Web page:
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A for Apple

A U.S. court order to unlock an iPhone looks like pure Apple sauce. The ruling on Tuesday requires the technology giant to help the FBI hack into a mobile device owned by one of the shooters who killed 14 people in San Bernardino, California last December. Law-enforcement and national-security concerns are obviously important. Protecting privacy is critical, though, especially since China and other countries may now seek similar backdoor access to smartphones.

The Apple iPhone 6.
David Mareuil | Andolu Agency | Getty Images

The FBI wants the company to eliminate one of the iPhone's most compelling features: The ability to block access to anyone – including Apple – other than the owner. While the agency says it only aims to unlock the one device, Chief Executive Tim Cook stressed in an open letter opposing the order that it would set a frightening precedent. It's not hard to see the government demanding, for example, that the company and other smartphone manufacturers create software allowing officials to intercept messages.


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The FBI's legal position seems flimsy. It's based on the All Writs Act of 1789, a fuzzy law that permits courts to issue orders that boost their legal jurisdiction. Prosecutors have relied on it in a few cases to crack into mobile devices. There's little precedent, however, and at least one court has ruled that the act doesn't offer justification for unlocking a smartphone.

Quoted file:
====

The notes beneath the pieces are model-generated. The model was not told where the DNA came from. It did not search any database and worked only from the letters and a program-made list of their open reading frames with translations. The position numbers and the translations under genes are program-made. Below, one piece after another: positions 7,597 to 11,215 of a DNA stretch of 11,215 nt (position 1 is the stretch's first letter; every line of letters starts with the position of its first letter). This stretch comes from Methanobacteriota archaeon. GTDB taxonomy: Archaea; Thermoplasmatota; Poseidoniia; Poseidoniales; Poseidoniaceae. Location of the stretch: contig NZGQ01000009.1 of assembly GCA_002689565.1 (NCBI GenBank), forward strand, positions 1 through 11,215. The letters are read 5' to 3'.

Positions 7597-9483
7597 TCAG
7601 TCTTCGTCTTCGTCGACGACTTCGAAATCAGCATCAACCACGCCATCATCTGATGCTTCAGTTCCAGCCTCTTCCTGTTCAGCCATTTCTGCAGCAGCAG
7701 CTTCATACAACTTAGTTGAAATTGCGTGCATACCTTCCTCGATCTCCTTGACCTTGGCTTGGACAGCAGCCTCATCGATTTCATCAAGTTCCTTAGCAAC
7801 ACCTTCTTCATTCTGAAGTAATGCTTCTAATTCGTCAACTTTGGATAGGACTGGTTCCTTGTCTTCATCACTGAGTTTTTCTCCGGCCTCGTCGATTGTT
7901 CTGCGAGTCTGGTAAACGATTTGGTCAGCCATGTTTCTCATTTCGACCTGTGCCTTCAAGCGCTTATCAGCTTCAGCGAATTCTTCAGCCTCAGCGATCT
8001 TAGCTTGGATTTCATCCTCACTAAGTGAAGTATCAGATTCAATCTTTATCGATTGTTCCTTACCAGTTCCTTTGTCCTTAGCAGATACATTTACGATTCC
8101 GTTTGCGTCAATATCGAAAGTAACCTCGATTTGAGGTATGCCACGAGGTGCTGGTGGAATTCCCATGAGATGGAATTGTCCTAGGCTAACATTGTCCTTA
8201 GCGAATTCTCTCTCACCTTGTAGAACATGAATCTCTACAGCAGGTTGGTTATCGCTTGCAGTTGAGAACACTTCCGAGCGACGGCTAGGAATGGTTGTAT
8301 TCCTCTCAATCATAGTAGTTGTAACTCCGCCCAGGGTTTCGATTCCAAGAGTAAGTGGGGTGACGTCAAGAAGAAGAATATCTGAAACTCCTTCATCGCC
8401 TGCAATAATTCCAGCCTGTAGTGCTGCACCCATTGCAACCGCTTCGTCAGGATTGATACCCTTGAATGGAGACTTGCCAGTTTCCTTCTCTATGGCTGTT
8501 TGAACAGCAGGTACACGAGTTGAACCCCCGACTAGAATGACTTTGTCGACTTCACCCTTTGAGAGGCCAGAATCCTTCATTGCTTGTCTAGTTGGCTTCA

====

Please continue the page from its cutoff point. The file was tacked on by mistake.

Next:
The government denies that it wants unlimited access, and it has a point. The threat from criminals and terrorists can't be taken lightly, and mobile-phone security features can make it a lot harder to get information and prevent future attacks. There are, however, plenty of ways to gather evidence other than breaking into a smartphone.

What's more, the order against Apple may encourage China to redouble its efforts to access devices used within its borders. The nation has argued for years that foreign manufacturers should build in electronic keys to unlock encrypted information. In December, it enacted a law requiring companies to help bypass encryption in terrorism cases.

The upside of the Apple case is that it draws attention to the issue. Ultimately, though, Congress rather than one judge should determine what is and isn't allowed. Until then, Apple deserves an A for biting back.


Commentary by Gina Chon of Reuters Breakingviews.

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